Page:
July has been World Watercolor Month, so we wanted to share a step-by-step project that is easy to follow and fun to do! This project has only seven steps and was inspired by Frederick Warren Freer’s Boat on the Beach, a watercolor painting from 1892 that is a beautiful addition to the Museum’s collection of Freer’s artwork. Anyone unfamiliar with basic watercolor techniques can find reference to those used in this project (Dark to Light/Feathering, Wet on Dry, and Wet on Wet) at the very end of this post.
We hope you enjoy creating your own watercolor painting, and please post your projects on Facebook and tag us with #MMFAWorldWatercolorMonth @MontgomeryMFA!
Two sheets of heavy paper/watercolor paper, piece of cardboard larger than paper, blue painter’s tape, scissors, glue, pencil, eraser, ultra-fine Sharpie marker, watercolor paints, watercolor paint brush, cup of water, and paper towel.
Before you begin painting, firmly tape down one sheet of paper to the cardboard by stretching the blue tape along each edge. This is important to keep the paper from buckling (wrinkling with the weight of the water) too much. It also creates a nice, clean border on the finished product, so keep in mind how wide of a white edge you want (tape in further for a wider border).
Step 1. Create the Sky
Begin painting the sky using the Wet on Wet technique. Paint clean water onto your paper, to about halfway down the sheet. Then get the desired amount of blue pigment on your brush and quickly paint this into the dampened paper. The color will rapidly spread in uneven amounts, but we are trying for a cloudy sky so this is good! If you like, swirl the paintbrush around to create fluffy textures.
Step 2. Create Horizon
Next, create the initial horizon line and base for the ocean water using a Feathering technique. Begin with a damp brush saturated in blue paint, and make a horizontal brushstroke across the center of the paper. Gently dip the brush in the water to wash away some of the paint, then paint the next line underneath but touching the first. The color should become lighter and lighter with each new brushstroke. Continue feathering for a few strokes, but make sure to leave room for the beach!
Step 3. Create your Sandy Beach
Before beginning the beach, thoroughly rinse the paintbrush. Paint the sand in below the ocean all the way to the bottom edge of the paper, using the same Wet on Wet technique used to paint the sky—just with yellow paint this time. You can lightly add in brown to create a more realistic sand color.
Step 4. Finish your Horizon
If desired, you may add some darker blue to the horizon line now to strengthen it visually, and paint in some wavy lines of blue to better distinguish waves in the ocean. After the background looks how you want, set it aside to dry.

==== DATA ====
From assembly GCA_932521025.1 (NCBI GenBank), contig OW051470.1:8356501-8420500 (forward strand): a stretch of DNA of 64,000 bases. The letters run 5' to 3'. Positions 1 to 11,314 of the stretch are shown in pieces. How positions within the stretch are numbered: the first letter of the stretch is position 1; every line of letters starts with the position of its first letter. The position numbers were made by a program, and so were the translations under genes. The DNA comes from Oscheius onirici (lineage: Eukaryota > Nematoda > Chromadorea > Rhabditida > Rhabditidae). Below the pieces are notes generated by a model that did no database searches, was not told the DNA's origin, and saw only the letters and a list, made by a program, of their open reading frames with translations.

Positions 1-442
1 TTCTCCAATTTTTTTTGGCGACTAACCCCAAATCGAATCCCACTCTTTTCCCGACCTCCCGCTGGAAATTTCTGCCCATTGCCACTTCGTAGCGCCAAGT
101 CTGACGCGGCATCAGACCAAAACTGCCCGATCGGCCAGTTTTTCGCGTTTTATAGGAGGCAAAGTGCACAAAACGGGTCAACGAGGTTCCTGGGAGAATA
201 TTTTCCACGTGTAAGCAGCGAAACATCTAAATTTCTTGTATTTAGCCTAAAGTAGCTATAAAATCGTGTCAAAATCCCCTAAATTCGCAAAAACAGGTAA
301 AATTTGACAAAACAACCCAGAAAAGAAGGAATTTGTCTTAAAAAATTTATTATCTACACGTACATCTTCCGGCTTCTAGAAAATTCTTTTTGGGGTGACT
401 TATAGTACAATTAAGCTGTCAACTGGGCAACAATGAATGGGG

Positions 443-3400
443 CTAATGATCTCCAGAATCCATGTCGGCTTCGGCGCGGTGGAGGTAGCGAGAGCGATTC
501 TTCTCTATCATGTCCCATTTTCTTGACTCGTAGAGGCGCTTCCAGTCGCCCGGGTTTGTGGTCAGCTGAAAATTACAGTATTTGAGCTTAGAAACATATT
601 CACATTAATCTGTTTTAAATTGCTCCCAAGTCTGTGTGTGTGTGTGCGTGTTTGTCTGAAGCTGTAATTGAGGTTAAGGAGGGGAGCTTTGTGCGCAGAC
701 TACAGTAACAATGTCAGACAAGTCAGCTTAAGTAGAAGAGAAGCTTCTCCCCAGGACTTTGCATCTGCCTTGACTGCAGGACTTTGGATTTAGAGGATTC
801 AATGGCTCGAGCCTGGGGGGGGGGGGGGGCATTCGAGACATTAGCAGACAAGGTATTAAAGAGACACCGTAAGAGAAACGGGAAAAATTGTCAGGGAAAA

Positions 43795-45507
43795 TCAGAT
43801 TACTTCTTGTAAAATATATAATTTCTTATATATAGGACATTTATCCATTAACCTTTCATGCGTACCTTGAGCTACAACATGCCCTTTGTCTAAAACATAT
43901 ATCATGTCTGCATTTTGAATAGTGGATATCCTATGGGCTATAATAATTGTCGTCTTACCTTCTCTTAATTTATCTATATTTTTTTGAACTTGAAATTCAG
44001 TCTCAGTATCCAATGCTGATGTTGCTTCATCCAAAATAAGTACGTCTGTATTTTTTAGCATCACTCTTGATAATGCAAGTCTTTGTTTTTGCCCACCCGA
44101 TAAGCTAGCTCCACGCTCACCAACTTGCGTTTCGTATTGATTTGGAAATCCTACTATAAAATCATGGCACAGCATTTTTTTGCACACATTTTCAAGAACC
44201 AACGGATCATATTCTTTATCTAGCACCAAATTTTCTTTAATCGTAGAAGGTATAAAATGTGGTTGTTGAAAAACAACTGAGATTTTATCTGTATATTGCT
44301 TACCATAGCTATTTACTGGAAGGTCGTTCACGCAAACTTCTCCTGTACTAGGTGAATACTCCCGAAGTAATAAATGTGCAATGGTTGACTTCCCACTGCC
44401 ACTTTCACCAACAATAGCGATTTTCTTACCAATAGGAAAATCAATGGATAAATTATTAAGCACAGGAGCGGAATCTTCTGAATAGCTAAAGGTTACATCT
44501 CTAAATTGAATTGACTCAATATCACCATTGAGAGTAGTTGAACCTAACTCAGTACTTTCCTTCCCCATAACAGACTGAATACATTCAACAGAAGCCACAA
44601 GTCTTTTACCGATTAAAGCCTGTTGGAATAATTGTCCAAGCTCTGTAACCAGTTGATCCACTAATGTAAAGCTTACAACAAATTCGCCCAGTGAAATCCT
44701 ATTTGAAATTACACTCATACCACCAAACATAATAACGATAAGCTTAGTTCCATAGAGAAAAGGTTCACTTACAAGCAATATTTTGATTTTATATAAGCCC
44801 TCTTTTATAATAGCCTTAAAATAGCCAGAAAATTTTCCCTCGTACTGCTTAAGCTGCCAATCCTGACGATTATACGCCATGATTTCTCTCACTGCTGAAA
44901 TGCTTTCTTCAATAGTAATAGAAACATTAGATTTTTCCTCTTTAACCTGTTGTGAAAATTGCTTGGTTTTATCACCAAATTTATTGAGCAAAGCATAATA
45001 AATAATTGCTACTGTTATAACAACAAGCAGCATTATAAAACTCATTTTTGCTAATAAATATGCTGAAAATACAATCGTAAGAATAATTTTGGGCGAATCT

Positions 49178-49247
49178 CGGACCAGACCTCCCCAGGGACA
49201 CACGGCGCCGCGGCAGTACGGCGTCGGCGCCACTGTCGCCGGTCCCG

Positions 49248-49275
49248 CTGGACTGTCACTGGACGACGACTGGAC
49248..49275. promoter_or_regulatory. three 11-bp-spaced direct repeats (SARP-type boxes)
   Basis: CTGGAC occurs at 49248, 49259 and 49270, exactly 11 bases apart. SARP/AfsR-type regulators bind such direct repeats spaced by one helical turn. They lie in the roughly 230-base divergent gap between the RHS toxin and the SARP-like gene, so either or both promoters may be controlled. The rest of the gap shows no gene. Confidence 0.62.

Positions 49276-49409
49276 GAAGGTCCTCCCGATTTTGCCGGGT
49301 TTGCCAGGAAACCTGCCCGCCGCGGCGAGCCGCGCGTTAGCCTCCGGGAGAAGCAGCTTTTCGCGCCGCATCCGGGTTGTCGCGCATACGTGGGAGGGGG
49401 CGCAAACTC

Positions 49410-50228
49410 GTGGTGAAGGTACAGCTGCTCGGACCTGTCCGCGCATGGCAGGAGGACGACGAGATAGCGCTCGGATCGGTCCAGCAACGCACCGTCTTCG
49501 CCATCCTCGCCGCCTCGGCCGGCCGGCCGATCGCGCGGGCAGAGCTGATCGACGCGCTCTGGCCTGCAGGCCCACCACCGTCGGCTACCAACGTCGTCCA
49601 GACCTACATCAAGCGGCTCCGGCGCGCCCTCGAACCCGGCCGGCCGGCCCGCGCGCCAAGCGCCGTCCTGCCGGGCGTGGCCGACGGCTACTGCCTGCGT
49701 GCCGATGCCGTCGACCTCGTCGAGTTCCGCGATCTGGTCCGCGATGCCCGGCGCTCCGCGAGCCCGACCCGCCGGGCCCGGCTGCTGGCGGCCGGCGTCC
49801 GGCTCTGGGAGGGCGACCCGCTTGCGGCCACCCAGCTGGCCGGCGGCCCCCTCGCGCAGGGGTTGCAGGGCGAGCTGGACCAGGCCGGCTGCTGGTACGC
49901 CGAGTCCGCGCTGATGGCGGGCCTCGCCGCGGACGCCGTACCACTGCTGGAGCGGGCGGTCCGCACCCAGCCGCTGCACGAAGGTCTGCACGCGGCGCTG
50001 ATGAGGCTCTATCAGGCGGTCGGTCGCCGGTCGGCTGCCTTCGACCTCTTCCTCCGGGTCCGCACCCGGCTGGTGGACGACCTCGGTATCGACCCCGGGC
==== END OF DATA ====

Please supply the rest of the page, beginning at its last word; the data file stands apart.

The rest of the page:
Step 5. Draw a Boat
Next, draw the little boat on the new sheet of paper. Using simple lines, create the body of the boat, beginning with a pointed arch, and then add the rest to signify its shape. This is designed to be a sketch, not a perfect drawing, so do not stress too much about making it look like a real boat! Outline the drawing with the Sharpie, then erase away the pencil marks.
Step 6. Paint the Boat
Using a Wet on Dry technique, paint the boat as you like! Dampen the paintbrush and get the desired amount of pigment on it, then paint in the various sections of the boat. To create some visual depth, focus on painting the walls of the boat the darkest, the floor of the boat a little lighter, and the edges and seats the lightest.
Step 7. Finish Your Watercolor!
When your boat is dry, carefully cut it out with the scissors. When the background is dry, carefully remove the blue tape strips by gently peeling each piece back and away from the paper (pulling straight up quickly can cause the paper to rip). After all of the tape is removed, decide where on the beach to place the boat, add a little glue, and stick it down. Congratulations, your picture is complete!
If you do not want to draw a boat, you can leave the scene void of objects, or add anything you want. One variation may be a beach ball! Simply trace a circle and paint it however you desire.
That’s it! We hope you enjoyed creating your own watercolor painting, and please post your projects on Facebook and tag us with #MMFAWorldWatercolorMonth @MontgomeryMFA!
Basic Watercolor Techniques
Light to Dark/”Feathering”: Feathering simply means the paint color is washed out more with each connecting brush stroke. After wetting the paintbrush and getting the desired amount of pigment, make an initial stroke (in this case horizontally) across the paper. Dip the brush back into the water, slightly rinsing away some color and making it a lighter pigment, then paint the next brushstroke below but touching the first line. Repeat this step down the paper to carry out the feathering. It is important to let each new line gently overlap, as this is what creates the cohesive lightening of the paint.
Wet on Dry and Wet on Wet: Each of these techniques are exactly what their titles describe. Wet on Dry means to dampen the paintbrush and get the desired amount of pigment on it then paint directly on to dry paper. This technique is good for when you want more control over the paint—for example, to paint in an object or make a specific shape. Wet on Wet is the exact opposite. Wet the paper with clean water first, paint on desired pigment, and watch the color quickly spread!